IP stands for Ingress Protection, with the IP rating number being split into 2 digits, with the first digit representing the solid protection and the second digit the liquid protection.

Ingress Protection Rating

Ingress Protection Rating (Source: Tech Review Ninja)
  • IP40 - This rating covers most Cherry MX switches, with a solid protection rating of 4, meaning protection against solid objects larger than 1mm and a liquid protection rating of 0, meaning no rating or protection.
  • IP56 - This rating covers most Kailh switches, with a solid protection rating of 5, meaning partial protection against dust and other particulates and a liquid protection rating of 6, meaning protection against powerful jets of directed water from any direction.

Even though this seems to show that Kailh is a clear winner, I would not personally read too much into this. If you do accidentally spill water onto your keyboard, I suspect the rest of the keyboard would not be that waterproof and also suffer damage. I have never had a key switch fail, but I did find it interesting to understand what these ratings mean.

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History of Kailh

Ever since Cherry’s patents on the MX switches expired in 2014, the market has been flooded with inexpensive clones of their key switches. Many of these are of poor quality; however, a few companies such as Gateron and Kailh have grown to offer switches that match and in many cases better the Cherry equivalents.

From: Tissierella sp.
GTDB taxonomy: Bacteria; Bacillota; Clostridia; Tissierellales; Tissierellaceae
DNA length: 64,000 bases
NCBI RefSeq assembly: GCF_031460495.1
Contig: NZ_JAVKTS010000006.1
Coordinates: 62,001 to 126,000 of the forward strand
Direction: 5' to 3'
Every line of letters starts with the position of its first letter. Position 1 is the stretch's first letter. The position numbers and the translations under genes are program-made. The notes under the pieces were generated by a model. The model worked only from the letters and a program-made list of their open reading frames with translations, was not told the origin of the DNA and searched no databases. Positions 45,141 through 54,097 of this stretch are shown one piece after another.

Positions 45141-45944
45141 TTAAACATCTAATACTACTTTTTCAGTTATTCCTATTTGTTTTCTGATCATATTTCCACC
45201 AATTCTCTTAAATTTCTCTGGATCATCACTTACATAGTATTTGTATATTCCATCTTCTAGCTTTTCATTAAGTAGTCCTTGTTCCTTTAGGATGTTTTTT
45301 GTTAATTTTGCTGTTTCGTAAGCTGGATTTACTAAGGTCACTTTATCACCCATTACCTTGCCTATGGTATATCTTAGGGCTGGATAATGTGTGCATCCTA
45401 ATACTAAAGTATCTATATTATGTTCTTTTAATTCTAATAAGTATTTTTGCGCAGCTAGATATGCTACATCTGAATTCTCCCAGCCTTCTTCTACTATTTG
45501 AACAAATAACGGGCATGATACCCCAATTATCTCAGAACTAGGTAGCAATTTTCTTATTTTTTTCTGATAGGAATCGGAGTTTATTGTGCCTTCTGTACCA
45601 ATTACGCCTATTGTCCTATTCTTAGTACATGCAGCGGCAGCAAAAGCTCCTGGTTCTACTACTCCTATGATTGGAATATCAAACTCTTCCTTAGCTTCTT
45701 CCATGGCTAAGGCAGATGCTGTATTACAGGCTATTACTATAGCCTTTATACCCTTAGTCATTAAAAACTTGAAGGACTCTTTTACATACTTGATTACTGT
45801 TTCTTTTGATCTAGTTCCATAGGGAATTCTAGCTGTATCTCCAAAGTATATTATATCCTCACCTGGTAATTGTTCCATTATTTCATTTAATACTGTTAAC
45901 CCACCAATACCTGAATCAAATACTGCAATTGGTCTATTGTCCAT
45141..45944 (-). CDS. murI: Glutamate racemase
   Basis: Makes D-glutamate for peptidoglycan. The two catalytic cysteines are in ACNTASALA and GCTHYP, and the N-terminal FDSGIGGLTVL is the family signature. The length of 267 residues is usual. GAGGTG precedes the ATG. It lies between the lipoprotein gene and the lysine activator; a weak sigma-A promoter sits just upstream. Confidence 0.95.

Kailh, or officially Dongguan Kaihua Electronics was founded in 1990. They specialise in electronic and electric switches. Whilst Kailh do manufacture clones of the original Cherry MX design, they have also developed several unique designs themselves, such as with their BOX design.

Kailh Key Switch Designs

Kailh Standard Cherry MX Switches

These are the most basic Kailh switches and closely resemble the corresponding Cherry MX or Gateron switches. I would recommend you look beyond these in favour of the Kailh Box switches. The box design offers a smoother feel with less keycap wobble due to the design of the stem.

Kailh standard key switches feature a 50 million actuation lifetime.

Kailh Box Key Switches

These switches feature a unique box design to the stem. This keeps the stem protected to provide an IP56 rating for dust and moisture and also reduces any keycap wobble.